By Bryan Stevens
I recently enjoyed watching three female ruby-throated hummingbirds engage in minor skirmishes around the sugar water feeders hanging on my front porch. Female hummingbirds are only slightly less militant than their male counterparts at dueling for precedence at feeders. As I watched, two of the more assertive hummingbirds kept a jealous watch, forcing the third female to make some sneaky flights to the feeders when the two other watchful females let their attention lapse.
Both male and female hummingbirds are pugnacious and intolerant of other hummingbirds, but males have always impressed me as much more aggressive. Indeed, some definite excitement got injected into my hummingbird watching when a male sporting the namesake bright ruby-red throat patch zipped into view and couldn’t decide whether to court or contest the females. He ultimately decided to scatter the female hummers into the branches of some nearby shrubs. So much for chivalry among hummers.
Hummingbirds have also been the subject of some recent queries from readers. Paul Burnette asked in his email if I have noticed decreased activities of hummingbirds in East Tennessee this year.
“We have a couple feeders out yearly,” Paul wrote. “The last several years had a lot of activity. We enjoy them from our back patio.”
Paul explained that this summer has offered disappointing hummingbird watching. “With the same feeders available to the hummingbirds, we’ve only seen two or three sporadically over the past month and none prior to that.”
Paul asked if ruby-throated hummingbird migration patterns or population have changed.
I replied to Paul’s email with my own personal hummer observations. The season did begin a little later than usual, at least at my home. I noticed a boom in hummer numbers in late April and early May, then they all but vanished until early June. At that time, the three females and a male became daily visitors. Now, even those visitors have become less frequent.
There are several reasons to explain these fluctuations in hummingbird numbers. For instance, here are several types of flowers — bee balm, crocosmia and gladiola — starting to bloom at my home, and that is probably true elsewhere. As wildflowers and garden flowers of summer come into bloom in the wild, hummers become less dependent on our feeders. Including blooming plants in your landscape encourages hummingbird visits at your home.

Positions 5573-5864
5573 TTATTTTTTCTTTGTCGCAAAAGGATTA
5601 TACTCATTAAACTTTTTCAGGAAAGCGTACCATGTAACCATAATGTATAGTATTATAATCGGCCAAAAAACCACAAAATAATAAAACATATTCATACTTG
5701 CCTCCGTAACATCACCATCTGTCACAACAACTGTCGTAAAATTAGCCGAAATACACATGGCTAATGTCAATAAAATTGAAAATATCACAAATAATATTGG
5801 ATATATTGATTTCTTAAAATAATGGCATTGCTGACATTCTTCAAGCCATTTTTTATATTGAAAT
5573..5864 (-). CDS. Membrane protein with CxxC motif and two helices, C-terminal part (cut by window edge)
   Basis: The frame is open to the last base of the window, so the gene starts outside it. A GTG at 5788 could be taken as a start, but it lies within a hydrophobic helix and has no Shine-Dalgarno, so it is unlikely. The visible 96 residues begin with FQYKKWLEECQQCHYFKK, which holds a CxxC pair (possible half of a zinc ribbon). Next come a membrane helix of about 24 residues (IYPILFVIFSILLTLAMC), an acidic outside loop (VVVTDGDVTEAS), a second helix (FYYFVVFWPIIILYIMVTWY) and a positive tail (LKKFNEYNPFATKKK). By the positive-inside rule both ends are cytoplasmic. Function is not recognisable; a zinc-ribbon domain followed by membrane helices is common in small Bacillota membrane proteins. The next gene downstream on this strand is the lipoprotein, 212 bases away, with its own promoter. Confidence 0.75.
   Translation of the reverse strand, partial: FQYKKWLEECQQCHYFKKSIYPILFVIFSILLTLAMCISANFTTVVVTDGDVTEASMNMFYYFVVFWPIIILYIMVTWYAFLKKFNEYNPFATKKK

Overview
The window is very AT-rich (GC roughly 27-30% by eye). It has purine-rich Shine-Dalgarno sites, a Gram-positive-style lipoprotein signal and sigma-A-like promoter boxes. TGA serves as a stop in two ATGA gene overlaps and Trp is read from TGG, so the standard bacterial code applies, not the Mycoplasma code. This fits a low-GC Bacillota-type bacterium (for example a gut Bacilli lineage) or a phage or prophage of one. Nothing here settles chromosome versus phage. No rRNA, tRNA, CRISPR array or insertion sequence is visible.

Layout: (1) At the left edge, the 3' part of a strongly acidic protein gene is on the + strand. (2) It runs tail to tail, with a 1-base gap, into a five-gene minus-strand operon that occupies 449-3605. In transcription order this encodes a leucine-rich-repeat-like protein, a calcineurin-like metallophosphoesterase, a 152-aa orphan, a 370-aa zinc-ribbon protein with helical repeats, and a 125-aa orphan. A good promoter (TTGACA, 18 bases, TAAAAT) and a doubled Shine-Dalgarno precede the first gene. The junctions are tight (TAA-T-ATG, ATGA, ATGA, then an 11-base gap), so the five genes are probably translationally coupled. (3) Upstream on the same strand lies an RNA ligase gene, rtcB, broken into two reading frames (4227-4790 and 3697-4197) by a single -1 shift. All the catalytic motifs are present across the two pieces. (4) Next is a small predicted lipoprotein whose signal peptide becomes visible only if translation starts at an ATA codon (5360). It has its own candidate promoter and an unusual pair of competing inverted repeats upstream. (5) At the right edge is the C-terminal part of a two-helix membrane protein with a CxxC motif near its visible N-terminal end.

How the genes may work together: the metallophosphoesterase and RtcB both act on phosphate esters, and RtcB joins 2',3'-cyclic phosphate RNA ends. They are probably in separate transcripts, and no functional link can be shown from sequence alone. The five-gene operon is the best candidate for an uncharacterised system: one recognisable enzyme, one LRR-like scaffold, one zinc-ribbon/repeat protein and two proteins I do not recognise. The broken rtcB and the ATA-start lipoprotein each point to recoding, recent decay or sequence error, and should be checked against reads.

As I’ve already indicated, hummingbird numbers fluctuate from year to year. Having an abundance of them one year does not guarantee the same in future years. I expect a spike in numbers soon, which will be caused by the gradual start of fall migration for hummingbirds. Almost every year, hummer numbers rise dramatically in late July and early August and will continue to climb through the end of September. The reason for this spike is simple. Fall migration begins and birds that journeyed farther north in the spring start making their way south again, but at a slower pace than in spring. In addition, this year’s generation of new hummingbirds will have left their nests and added to the population. So, I advised patience and told Paul that he should start seeing more hummers in a few more weeks.
Karen Andis also sent me an email about a visitor other than a hummingbird at her sugar water feeders.
“Today for the first time, a butterfly has been feeding on our feeders,” Karen wrote in her email. “It goes from one to the other as though it has different flavors.”
Along with her report on the observation, she had a question. “Would this cause any type of contamination that might harm the hummers?”
Karen’s question was interesting, but I doubt a butterfly would cause any problems by stealing sips of sugar water. Butterflies and hummingbirds visit the same flowers all the time, so they are used to sharing the same nectar sources. Hummingbirds must also contend with other nectar-loving insects, including bees, moths and ants.
In my own experience, feeding hummingbirds can even have the added bonus of attracting other sugar water-sippers, including downy woodpeckers, Carolina chickadees, tufted titmice and even Baltimore orioles.